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China and global development: what to read in February 2024

Expert Comment

Written by Linda Calabrese

Image credit:Construction workers in Beijing, China. | Image: testing/shutterstock

Welcome to the first issue of our China and Global Development round-up for 2024. This month, I have hand-picked a selection of resources that explore China’s influence on the global stage, its role as an infrastructure financier, and trends in Chinese outward investment.

China in the international system

Read 1: How does China engage with Bretton Woods institutions?

China’s rise to the position of the world’s second-largest economy has gone hand in hand with an increased presence in the Bretton Woods System and its key institutions – the International Monetary Fund (IMF), the World Bank Group and the World Trade Organization (WTO). A new working paper published by the Boston University Global Development Policy Centre attempts to quantify this increased footprint. The authors provide data on the renminbi’s weight in the IMF Special Drawing Rights basket and China’s voting quotas at the IMF. They also look at China’s contributions to multilateral development banks and consider its trade and investment agreements signed with countries around the world. Despite some data gaps, the authors identify clear evidence of China’s rise in the Bretton Woods System.

Read 2: China’s development cooperation system

Understanding the Chinese aid system and how to engage with it can be complex. A new study by Marina Rudyak discusses China’s approach to development cooperation and its rising presence in Africa.

China’s international development cooperation
Image credit:Photo: Friedrich-Ebert-Stiftung

The study outlines the history of Chinese development cooperation and maps China’s highly complex aid and development financing bureaucracy. It also looks at three case studies (health, infrastructure and smart cities) of Chinese development cooperation in Africa. The study recommends that donors refrain from viewing Africa through the lens of strategic competition with China. Instead, they should focus on sustainable development and improving the lives of African citizens. They should not only view China as a competitor in Africa, but also as a potential partner, and engage where it makes sense.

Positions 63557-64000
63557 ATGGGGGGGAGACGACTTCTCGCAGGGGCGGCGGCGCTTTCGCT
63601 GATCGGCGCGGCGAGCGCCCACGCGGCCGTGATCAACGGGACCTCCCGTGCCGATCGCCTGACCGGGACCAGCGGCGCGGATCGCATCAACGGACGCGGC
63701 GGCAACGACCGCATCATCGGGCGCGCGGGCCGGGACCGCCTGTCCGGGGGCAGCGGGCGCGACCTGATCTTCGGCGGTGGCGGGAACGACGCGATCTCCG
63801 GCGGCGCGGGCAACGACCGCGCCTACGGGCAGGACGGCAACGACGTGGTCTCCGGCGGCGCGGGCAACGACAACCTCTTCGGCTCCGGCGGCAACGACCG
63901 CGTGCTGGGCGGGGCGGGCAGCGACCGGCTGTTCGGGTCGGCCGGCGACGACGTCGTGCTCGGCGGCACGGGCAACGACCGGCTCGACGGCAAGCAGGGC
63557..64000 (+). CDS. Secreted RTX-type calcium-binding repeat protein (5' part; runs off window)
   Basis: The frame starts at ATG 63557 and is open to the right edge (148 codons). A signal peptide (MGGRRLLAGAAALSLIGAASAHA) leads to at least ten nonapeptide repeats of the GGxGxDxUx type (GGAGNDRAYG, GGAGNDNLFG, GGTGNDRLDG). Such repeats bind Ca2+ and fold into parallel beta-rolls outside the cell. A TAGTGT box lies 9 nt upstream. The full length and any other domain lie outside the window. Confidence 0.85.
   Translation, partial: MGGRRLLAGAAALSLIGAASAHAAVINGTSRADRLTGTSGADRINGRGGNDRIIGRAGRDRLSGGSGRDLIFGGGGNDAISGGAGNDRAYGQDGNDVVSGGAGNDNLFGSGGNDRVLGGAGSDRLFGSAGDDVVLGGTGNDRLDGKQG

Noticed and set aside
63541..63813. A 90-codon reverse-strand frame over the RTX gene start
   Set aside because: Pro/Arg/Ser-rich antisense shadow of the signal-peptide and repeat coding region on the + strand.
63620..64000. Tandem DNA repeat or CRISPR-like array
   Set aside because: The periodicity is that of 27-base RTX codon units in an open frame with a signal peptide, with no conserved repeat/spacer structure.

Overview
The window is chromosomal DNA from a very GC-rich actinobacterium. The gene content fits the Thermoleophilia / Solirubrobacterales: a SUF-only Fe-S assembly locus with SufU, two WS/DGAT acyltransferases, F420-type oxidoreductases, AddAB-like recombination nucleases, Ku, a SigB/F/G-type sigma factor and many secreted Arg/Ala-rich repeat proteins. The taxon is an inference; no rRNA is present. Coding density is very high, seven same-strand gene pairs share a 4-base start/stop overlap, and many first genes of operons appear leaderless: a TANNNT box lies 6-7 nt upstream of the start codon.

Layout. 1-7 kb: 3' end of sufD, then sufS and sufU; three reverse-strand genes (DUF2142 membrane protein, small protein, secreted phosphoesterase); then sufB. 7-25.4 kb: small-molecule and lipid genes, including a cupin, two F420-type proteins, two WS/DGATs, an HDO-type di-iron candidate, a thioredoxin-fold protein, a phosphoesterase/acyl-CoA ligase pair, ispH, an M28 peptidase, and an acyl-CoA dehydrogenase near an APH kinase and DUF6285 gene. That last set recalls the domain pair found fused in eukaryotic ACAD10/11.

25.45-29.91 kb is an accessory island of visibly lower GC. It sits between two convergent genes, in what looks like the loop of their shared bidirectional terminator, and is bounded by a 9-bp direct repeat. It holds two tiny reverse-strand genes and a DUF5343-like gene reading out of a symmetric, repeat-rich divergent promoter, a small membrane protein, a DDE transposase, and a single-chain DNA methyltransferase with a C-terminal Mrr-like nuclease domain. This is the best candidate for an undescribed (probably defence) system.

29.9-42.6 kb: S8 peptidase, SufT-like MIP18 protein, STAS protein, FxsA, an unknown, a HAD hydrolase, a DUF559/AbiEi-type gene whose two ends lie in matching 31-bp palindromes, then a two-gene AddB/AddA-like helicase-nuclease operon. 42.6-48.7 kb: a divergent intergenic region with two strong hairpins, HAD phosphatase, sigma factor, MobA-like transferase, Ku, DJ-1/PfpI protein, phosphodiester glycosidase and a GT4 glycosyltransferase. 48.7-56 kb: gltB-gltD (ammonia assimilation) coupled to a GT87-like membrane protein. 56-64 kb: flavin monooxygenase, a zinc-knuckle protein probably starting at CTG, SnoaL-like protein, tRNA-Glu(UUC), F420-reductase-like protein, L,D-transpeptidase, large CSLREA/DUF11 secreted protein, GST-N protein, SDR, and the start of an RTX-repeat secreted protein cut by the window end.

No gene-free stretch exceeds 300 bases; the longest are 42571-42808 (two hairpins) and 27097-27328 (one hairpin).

Infrastructure and its finance

Read 3: Chinese global infrastructure

Another short book of the excellent ‘Elements in Global China’ series was released at the end of last year: ‘Chinese Global Infrastructure’ by Austin Strange. This book reveals that Chinese global infrastructure development is an older and more persistent phenomenon than popular accounts suggest. By tracing the history of Chinese infrastructure development since the beginning of the PRC, the author shows that the Chinese government has continuously financed and constructed high-profile infrastructure projects across the Global South amid shifting political and economic priorities. The author also highlights that, while these projects serve both economic and soft-power goals, the latter can be difficult to achieve and are not fully under China’s control.

Read 4: The role of Sinosure

My ODI colleague Yunnan Chen, together with Zongyuan Zoe Liu, wrote a report on Sinosure, a state-owned provider of export and credit insurance services for Chinese exporters and importers. The report discusses Sinosure’s often overlooked but pivotal role in the Belt and Road Initiative. By underwriting Chinese capital to low- and middle-income countries, Sinosure makes otherwise unbankable projects feasible. The report shows how, over time, Sinosure’s risk appetite decreased, in line with the wider slowdown of Chinese overseas lending.

Chinese investment

Read 5: Chinese FDI to Latin America

The Dialogue published a report which looks at the latest trends of Chinese foreign direct investment (FDI) to Latin America and the Caribbean. In recent years, Chinese FDI to this region has shown a notable downward trend with greenfield investment tapering and mergers and acquisitions (M&A) dropping more sharply. The authors also note a shift in investment flows toward sectors such as telecommunications, fintech, and energy transition that are broadly innovation-related, but also a critical part of China’s economic growth strategy. Traditional hard infrastructure has been replaced by this “new infrastructure” which will be critical for both China and Latin America.

Read 6: Green investment and soft power

Investing in renewables isn’t just good for the environment – it could have other benefits too. A study by Chris Nedopil and Mengdi Yue looks at Chinese overseas energy investment and shows that increased investment in green energy improves the average public perception of China. In contrast, non-green energy investment by Chinese companies (like coal, gas, and oil), even when contributing to economic and employment growth, does not have such effects. Therefore, investing in renewables has positive non-monetary returns and can improve bilateral relationships.